There are infinite ways to describe Alfonso Cuaron’s newest movie, Gravity: breath taking, thrilling, masterpiece, state-of-the-art, intense, and the list goes on and on. Any of these descriptions are fitting as Cuaron was able to create a visually stunning and astonishingly detailed, ground-breaking, dramatic action/sci-fi film that allows the audience to experience the magnificent features of space as well as some of the more terrifying elements of this vastly unknown region. And if there were ever a film made for 3D/IMAX theaters, Gravity would be it.
When a rookie medical engineer and a veteran astronaut are interrupted by disastrous flying debris, their shuttle is destroyed, leaving them floating in space without any communication to earth and no direct way of getting home. Using their skills, knowledge, and the few resources around them, Dr. Ryan Stone (Sandra Bullock) and Matt Kowalski (George Clooney) must work together to find the closest space station, attempt to establish communication with “Control”, and find a way of reaching earth.
To start, Gravity is visually one of the best films I’ve ever seen. The entire movie is set in outer space, and most of the time you feel like you’re actually there and experiencing everything. Oscar nominated director, Alfonso Cuaron (Harry Potter and the Prisoner of Azkaban, Children of Men), appears to use a combination of live action, computer-generated imagery, animation, and other special effects to take us on an amazing journey. Cuaron seems to accurately depict everything from zero gravity, to the difficulties of no oxygen, to the way sound travels, to other features and dangers of space.
For the most part, there are only a few characters actually present in the movie. Aside from the astronauts, Ed Harris voices Mission Control along with a smattering of other voices used for space station captains, etc. One of the most extraordinary techniques used in this film is the variety of camera angles and perspectives the director uses to create any given scene. From a first person view of one of the characters, to the inside or outside of an astronauts helmet, to a flying piece of debris, to multiple shots of the earth and looking further into space – these vantage points make for some incredible action scenes, intense, emotional points, and incredibly overwhelming visuals. The great music score and soundtrack compliment these visual splendors.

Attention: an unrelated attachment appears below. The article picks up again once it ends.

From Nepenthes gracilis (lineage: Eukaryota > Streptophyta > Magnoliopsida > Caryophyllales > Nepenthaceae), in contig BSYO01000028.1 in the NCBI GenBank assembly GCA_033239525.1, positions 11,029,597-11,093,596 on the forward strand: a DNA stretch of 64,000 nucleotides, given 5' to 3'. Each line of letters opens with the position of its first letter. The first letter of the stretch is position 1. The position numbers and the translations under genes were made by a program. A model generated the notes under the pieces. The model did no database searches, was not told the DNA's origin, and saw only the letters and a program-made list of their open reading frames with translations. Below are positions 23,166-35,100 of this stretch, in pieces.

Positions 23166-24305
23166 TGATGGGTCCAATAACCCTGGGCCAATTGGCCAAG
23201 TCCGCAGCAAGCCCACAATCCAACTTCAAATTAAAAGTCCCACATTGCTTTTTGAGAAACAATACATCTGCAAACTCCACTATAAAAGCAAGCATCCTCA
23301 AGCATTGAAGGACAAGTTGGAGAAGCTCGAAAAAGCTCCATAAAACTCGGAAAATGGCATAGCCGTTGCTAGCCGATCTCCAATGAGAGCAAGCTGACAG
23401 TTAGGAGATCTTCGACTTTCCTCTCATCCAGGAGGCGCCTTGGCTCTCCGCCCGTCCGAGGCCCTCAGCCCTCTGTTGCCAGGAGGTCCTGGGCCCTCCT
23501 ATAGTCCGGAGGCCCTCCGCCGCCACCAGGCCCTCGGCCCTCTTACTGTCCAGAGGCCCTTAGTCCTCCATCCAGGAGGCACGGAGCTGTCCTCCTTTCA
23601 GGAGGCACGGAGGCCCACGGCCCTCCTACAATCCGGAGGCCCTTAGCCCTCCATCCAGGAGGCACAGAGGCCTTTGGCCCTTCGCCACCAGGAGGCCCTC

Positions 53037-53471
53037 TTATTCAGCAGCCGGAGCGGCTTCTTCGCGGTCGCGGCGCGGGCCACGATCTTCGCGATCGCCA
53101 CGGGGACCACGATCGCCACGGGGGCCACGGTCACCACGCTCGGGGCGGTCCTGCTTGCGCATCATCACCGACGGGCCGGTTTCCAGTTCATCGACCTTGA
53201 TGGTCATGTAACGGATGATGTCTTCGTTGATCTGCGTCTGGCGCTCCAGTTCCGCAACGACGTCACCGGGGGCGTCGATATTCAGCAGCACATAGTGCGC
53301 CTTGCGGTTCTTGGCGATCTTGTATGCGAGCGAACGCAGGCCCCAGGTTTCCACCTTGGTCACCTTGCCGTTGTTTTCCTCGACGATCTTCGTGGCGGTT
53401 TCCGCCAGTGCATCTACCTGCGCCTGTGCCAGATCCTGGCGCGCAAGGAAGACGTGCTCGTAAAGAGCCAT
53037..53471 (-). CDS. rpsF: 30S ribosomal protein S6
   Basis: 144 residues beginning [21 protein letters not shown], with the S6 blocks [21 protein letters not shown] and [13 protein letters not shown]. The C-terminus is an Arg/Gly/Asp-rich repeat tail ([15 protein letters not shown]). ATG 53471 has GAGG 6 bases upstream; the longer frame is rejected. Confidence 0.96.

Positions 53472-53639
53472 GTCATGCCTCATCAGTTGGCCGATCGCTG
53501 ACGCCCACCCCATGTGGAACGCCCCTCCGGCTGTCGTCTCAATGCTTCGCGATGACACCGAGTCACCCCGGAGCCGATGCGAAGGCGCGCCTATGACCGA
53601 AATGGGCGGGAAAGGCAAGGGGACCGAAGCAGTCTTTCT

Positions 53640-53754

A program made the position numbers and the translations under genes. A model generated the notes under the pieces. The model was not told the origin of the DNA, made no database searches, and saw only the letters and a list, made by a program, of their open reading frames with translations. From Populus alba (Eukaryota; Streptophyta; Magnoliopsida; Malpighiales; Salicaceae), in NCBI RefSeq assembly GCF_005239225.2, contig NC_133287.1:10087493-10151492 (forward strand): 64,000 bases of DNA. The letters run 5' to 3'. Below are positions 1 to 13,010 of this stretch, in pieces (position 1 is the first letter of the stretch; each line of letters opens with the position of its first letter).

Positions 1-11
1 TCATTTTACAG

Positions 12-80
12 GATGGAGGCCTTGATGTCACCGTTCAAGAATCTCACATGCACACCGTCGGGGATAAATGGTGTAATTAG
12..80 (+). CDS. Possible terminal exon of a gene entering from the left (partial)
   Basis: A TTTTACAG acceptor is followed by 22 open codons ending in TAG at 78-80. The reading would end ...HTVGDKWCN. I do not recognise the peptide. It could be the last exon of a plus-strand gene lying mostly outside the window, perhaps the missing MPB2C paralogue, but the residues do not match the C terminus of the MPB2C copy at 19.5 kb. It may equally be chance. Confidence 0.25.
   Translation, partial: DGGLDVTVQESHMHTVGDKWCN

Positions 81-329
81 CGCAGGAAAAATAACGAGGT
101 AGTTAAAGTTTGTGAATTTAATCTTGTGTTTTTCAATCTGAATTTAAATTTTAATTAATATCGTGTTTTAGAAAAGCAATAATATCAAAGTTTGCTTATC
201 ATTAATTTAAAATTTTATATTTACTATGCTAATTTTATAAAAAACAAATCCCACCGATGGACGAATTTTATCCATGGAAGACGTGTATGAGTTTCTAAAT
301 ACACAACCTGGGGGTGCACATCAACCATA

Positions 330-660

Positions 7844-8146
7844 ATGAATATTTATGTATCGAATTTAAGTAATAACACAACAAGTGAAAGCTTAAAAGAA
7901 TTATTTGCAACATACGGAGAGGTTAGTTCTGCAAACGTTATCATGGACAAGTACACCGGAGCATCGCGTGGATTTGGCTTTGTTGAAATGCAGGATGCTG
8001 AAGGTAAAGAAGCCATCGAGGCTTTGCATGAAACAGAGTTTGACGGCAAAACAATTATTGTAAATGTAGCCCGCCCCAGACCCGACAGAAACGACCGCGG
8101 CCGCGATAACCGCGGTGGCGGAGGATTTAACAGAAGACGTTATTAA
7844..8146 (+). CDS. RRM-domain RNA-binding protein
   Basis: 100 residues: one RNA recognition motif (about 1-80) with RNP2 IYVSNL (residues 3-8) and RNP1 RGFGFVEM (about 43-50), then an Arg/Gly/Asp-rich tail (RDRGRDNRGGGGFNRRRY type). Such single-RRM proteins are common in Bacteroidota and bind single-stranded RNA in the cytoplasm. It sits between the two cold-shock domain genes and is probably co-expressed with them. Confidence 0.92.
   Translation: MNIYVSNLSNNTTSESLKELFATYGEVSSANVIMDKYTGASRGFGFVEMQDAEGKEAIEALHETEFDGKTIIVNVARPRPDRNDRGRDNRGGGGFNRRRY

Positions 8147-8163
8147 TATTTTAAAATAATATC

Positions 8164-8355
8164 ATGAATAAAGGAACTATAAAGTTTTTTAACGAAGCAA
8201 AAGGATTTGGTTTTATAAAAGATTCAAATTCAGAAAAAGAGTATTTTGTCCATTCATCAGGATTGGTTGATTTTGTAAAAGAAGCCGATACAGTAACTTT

With not much to complain, one possible flaw in Gravity could be the extremely deep and emotional background Dr. Stone is given. On one hand, this is in a way what drives Bullock’s character, but given the simplicity of the rest of this film’s narrative, this background may come off too sentimental or out of place to some. That being said, Bullock gives a good performance, playing a blend of a broken but strong character, and Clooney portrays a slightly comical, laid-back, experienced astronaut that keeps everything at ease in the time of chaos. There are only a few ways this film can go, but it still presents a few exciting twists and surprises.
In the end, Gravity is a thrilling, survival adventure, an imaginative, beautiful, cinematic triumph, and definitely worth seeing. The 3D is not overwhelming but instead compliments the visuals very well. I suggest seeing the film in 3D IMAX while you can, but don’t get too distracted by the scenery!
Gravity is rated PG-13 for intense perilous sequences, some disturbing images and brief strong language. Running time is 1 hour and 30 minutes. Rated 4.5 out of 5.
By: Hayden Pittman
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Tags: 3d, Alfonso Cuaron, astronaut, earth, Ed Harris, Film, George Clooney, Gravity, Hayden Pittman, IMAX, IMAX 3D, intense, movie review, outer space, Sandra Bullock, space, special effects, stunning, thrilling, visuals, youplusdallas